Working Through Customer Complaints

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Most of us will encounter an unhappy customer who lodges a complaint. A businessperson can look at these complaints as an opportunity to respond to a shortcoming in service which is fixable or as an annoyance to be ignored as much as possible. If we learn to adapt a simple system to work towards a constructive solution, the outcome will be better for everyone. Here is a strategy I have used:

It is important to allow the person to vent their displeasure.  Let them talk as long as they choose and as long as they are not disrespectful or use abusive language. Only after listening thoroughly to a customer’s position and taking notes, ask the customer if they have anything else to add to the complaint. Do not interrupt until the customer has finished speaking. 

2.  Ask qualifying questions.

Then, in a calm and controlled voice ask qualifying questions, if necessary. Your goal here is to clarify and confirm your understanding of the customer’s complaint. Important information may be lost in the communication process when we hear what we want to hear or misinterpret the customer’s perspective. 

3. Repeat the customer’s complaint.

When you have finished asking qualifying questions, repeat a clear summary of the customer’s complaint as the customer shared it. Be calm and respectful as you do.

4. Ask the customer for suggestions to address the issue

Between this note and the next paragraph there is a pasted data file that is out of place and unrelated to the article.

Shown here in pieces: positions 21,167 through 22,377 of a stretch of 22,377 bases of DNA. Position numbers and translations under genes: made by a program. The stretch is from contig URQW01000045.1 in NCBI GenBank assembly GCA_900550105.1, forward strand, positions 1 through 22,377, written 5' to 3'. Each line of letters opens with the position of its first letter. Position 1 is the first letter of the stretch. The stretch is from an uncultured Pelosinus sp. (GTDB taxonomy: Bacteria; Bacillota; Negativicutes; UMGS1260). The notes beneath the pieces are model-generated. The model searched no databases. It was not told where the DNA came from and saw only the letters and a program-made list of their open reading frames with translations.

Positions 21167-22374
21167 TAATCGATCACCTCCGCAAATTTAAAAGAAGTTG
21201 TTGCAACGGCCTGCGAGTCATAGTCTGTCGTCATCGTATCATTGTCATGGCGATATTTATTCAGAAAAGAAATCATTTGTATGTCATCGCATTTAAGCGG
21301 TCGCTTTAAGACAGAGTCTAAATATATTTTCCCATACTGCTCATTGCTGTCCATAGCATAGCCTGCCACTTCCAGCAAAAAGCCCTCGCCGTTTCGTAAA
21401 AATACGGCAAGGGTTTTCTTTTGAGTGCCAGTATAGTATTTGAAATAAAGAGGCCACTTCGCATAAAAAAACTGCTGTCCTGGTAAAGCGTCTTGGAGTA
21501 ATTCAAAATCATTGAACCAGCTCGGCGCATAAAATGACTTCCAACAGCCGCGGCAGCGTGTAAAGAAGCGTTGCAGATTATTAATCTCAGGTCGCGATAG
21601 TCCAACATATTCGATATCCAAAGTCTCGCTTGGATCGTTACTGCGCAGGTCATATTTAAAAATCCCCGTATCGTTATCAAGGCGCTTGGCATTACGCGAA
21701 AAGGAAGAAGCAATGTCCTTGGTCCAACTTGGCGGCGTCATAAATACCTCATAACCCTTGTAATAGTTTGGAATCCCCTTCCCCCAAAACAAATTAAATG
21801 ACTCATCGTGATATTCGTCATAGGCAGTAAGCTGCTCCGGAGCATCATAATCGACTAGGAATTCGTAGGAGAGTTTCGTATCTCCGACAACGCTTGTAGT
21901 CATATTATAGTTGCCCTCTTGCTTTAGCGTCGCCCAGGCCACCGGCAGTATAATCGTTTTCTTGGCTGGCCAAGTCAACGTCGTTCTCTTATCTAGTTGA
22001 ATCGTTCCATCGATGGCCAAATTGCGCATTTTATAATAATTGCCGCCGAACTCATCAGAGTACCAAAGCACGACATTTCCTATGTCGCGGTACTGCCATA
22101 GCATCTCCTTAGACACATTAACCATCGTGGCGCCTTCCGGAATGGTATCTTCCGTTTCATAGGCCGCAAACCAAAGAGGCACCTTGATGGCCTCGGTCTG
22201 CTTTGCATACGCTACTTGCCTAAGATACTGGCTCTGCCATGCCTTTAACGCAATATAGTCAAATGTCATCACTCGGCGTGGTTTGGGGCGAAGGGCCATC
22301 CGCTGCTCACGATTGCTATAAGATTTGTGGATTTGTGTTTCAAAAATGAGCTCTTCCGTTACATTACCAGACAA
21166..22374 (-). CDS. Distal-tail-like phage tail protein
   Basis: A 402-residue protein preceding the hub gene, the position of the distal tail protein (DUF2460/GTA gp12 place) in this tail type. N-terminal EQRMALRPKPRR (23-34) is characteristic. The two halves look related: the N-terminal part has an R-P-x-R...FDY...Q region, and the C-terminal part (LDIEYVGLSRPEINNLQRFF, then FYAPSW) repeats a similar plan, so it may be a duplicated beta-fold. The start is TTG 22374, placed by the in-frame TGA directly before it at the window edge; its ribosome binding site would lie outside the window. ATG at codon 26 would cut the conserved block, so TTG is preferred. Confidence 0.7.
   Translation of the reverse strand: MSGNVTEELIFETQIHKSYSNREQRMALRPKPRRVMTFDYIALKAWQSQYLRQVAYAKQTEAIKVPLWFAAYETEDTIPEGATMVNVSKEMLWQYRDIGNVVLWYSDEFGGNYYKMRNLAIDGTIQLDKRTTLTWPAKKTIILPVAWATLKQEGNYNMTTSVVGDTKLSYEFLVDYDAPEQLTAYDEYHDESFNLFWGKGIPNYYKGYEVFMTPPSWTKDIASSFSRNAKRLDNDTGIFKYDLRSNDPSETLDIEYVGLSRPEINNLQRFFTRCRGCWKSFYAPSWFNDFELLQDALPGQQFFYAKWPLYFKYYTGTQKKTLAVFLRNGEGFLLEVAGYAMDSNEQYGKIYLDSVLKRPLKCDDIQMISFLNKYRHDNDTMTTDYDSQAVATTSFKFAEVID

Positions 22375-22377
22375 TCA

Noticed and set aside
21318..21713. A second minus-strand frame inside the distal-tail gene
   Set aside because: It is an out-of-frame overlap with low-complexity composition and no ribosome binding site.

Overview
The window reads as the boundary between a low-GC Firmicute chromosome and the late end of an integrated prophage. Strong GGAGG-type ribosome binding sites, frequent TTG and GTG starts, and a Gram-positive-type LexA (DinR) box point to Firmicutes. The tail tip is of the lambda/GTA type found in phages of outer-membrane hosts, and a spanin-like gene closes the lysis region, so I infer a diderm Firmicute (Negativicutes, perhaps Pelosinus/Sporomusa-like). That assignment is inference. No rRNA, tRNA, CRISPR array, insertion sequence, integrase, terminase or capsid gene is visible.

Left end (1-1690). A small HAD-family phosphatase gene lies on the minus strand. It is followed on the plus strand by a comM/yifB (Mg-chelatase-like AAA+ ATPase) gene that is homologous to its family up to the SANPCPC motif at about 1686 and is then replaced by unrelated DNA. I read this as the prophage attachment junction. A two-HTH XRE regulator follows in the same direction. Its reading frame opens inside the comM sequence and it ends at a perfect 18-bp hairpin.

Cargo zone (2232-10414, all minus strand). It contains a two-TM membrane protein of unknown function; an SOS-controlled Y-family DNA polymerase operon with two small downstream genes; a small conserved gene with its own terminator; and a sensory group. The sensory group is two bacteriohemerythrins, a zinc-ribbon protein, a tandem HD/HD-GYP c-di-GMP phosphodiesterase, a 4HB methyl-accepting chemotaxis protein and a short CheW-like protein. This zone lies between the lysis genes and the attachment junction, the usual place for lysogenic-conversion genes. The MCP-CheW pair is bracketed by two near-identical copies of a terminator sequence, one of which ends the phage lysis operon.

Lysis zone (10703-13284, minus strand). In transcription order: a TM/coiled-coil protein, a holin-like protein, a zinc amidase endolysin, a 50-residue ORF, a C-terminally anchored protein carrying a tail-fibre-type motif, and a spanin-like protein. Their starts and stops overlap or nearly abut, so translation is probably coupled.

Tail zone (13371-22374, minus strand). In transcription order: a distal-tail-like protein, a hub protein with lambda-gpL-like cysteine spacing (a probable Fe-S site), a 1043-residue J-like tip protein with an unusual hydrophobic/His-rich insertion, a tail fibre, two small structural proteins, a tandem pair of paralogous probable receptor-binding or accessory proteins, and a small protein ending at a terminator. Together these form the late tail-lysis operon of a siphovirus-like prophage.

Ask this after insuring you understand the customer’s issues. Ranting and raving accomplishes little. However, giving the customer a chance to suggest actions that would make a situation right is the beginning of resolution.  

5.  Where possible, agree to reasonable solutions.

Your goal is to satisfy the customer and give them a reason to continue to do business with you.  Most customers calm down significantly when they receive exactly what they ask for.

6. Apologize when necessary.

In any situation where you believe you or the business has fallen short, make sure that you give a full and complete apology, not excuses.  King Solomon wrote, “Whoever conceals their sins does not prosper, but the one who confesses and renounces them finds mercy.” (Proverbs 28:13, NIV)

Keep in mind when a customer raises an issue, we need to treat these as opportunities to strengthen our relationship with them. We all have experienced times when we believe a business has fallen short. We have also seen what happens when we share a reasonable complaint and the other party moves into a defensive mode making excuses and blaming everything on “customer error.”

Embrace customer complaints as an opportunity to solidify your business relationship and to find ways to improve your service. Not only will you keep your customers, you will grow your customer base as well.